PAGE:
The issue with renewable energy *is* that it's typically unpredictable what your supply is gonna be. In any power grid you typically need several stable sources of power to supplement the unpredictable ones. Predicting demand for power is also tricky, and it's only made trickier when all your power sources might get turned off by a cloud.

Compare that with a nuclear power station, it's a power company's wet dream. Sure you produce a small amount of dangerous waste, but in exchange you get vast power, predictable and controllable.

Another factor to consider is that you have to choose an option - people *want* cheap power, there are millions of people who need it. Eskom (the state power company in SA) was the 9th largest polluter *in the world* a few years ago. I don't know if that's changed. That was all coal fired power stations. Nuclear energy is *pretty goddamn clean* compared to coal.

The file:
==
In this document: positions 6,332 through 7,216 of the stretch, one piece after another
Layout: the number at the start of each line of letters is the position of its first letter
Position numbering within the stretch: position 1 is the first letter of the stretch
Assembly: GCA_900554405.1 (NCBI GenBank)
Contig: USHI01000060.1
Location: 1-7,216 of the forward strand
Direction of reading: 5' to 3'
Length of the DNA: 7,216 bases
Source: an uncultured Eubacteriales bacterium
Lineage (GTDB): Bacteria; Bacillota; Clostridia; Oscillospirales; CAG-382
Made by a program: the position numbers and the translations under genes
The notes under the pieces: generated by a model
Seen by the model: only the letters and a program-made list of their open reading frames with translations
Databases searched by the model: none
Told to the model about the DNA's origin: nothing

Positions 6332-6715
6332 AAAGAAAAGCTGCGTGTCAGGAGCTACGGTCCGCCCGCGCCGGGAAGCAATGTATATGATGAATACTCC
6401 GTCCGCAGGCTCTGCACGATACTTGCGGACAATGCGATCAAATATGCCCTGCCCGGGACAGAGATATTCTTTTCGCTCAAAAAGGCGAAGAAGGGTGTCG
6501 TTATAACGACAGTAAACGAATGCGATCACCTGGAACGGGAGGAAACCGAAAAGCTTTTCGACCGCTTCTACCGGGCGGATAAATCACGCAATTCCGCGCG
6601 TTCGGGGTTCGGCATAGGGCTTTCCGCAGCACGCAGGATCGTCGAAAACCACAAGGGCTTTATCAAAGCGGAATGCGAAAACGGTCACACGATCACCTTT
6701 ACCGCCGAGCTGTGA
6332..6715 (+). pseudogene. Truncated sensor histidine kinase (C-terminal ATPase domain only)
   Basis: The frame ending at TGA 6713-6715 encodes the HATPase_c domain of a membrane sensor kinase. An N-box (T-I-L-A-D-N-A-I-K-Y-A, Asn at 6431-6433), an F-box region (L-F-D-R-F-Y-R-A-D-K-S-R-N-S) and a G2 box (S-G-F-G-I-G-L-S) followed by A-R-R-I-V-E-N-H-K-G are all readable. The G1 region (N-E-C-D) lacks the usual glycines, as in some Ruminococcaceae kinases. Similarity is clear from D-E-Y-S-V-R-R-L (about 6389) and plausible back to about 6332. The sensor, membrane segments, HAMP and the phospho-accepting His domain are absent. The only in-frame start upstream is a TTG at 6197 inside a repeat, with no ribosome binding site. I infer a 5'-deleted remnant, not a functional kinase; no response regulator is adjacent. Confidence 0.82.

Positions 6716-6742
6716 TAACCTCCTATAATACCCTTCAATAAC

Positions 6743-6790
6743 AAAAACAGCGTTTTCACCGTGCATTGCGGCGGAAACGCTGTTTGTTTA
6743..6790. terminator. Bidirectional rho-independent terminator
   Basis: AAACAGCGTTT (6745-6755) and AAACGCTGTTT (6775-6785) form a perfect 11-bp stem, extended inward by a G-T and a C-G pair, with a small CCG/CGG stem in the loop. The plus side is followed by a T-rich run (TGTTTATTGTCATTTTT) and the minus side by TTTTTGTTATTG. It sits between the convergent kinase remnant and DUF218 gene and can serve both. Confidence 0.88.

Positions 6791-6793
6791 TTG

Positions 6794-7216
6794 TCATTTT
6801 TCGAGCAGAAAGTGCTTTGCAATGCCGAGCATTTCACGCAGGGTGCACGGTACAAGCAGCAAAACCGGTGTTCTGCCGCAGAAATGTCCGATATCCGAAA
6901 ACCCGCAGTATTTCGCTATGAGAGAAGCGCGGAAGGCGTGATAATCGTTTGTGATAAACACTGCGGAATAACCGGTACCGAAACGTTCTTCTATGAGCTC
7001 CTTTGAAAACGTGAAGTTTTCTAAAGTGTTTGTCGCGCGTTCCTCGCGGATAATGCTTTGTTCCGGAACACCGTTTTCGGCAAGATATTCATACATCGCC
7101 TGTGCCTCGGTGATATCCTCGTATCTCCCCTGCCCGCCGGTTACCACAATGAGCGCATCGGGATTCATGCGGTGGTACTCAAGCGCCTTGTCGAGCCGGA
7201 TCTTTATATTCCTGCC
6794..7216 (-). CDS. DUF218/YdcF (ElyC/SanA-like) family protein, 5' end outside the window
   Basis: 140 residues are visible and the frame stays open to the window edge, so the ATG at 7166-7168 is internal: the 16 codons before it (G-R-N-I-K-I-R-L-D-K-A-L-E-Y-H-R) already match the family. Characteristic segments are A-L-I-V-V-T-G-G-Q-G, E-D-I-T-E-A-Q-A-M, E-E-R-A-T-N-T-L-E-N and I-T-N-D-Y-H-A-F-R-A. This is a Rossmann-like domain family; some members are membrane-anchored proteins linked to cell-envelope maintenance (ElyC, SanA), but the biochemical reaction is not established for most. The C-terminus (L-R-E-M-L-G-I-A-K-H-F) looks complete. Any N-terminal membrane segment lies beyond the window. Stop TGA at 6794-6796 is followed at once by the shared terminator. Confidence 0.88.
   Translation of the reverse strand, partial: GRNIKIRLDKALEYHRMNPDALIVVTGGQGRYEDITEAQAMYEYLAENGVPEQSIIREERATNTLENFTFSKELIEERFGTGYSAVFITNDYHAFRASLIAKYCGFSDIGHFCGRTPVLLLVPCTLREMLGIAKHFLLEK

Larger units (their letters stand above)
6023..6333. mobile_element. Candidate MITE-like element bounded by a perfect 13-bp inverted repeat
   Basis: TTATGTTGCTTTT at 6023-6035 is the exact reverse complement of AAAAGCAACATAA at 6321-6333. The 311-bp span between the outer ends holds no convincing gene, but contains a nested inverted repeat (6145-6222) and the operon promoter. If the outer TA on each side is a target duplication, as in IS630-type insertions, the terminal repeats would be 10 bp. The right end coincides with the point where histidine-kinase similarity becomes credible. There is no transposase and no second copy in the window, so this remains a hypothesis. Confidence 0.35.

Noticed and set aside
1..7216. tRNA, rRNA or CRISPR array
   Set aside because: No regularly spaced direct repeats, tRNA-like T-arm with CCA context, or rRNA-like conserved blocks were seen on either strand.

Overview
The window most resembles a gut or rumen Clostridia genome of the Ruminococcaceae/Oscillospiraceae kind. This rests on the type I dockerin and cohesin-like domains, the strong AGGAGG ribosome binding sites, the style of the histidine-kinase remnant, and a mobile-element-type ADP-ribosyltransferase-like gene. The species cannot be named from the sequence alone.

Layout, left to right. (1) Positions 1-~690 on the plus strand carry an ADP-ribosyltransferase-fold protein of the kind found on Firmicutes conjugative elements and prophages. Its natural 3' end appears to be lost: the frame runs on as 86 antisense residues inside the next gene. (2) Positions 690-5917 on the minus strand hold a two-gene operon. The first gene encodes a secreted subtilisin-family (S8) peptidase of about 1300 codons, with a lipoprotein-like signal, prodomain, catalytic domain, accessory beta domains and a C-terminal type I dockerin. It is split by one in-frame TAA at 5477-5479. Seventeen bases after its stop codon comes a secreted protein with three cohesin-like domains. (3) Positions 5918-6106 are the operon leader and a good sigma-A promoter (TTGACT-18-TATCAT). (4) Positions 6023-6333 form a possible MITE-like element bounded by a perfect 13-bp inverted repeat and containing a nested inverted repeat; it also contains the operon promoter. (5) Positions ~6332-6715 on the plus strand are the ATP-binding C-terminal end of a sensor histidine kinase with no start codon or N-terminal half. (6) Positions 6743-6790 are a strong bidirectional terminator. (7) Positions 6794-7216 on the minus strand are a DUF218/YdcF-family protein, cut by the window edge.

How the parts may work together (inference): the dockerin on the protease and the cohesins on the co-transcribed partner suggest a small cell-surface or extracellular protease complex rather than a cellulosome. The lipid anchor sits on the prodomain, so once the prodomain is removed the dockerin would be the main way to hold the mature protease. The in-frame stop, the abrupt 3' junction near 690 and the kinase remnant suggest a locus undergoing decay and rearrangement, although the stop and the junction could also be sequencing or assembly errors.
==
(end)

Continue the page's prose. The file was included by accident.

The issues that you raised are problematic, but they're not insurmountable and the tradeoff calculation might indicate that nuclear is a good option.

You haven't addressed the issue with nuclear power though.
The risk of using radioactive material (at all stages of the process) and the consequences it could have if something went wrong.

I'm not talking about relying solely on solar. I'm suggesting that we need to increase the amount of personal solar panels people have as a means of reducing stress on the public power grid. It's a long term plan by making all new homes have them and slowlying introducing them to existing homes and businesses.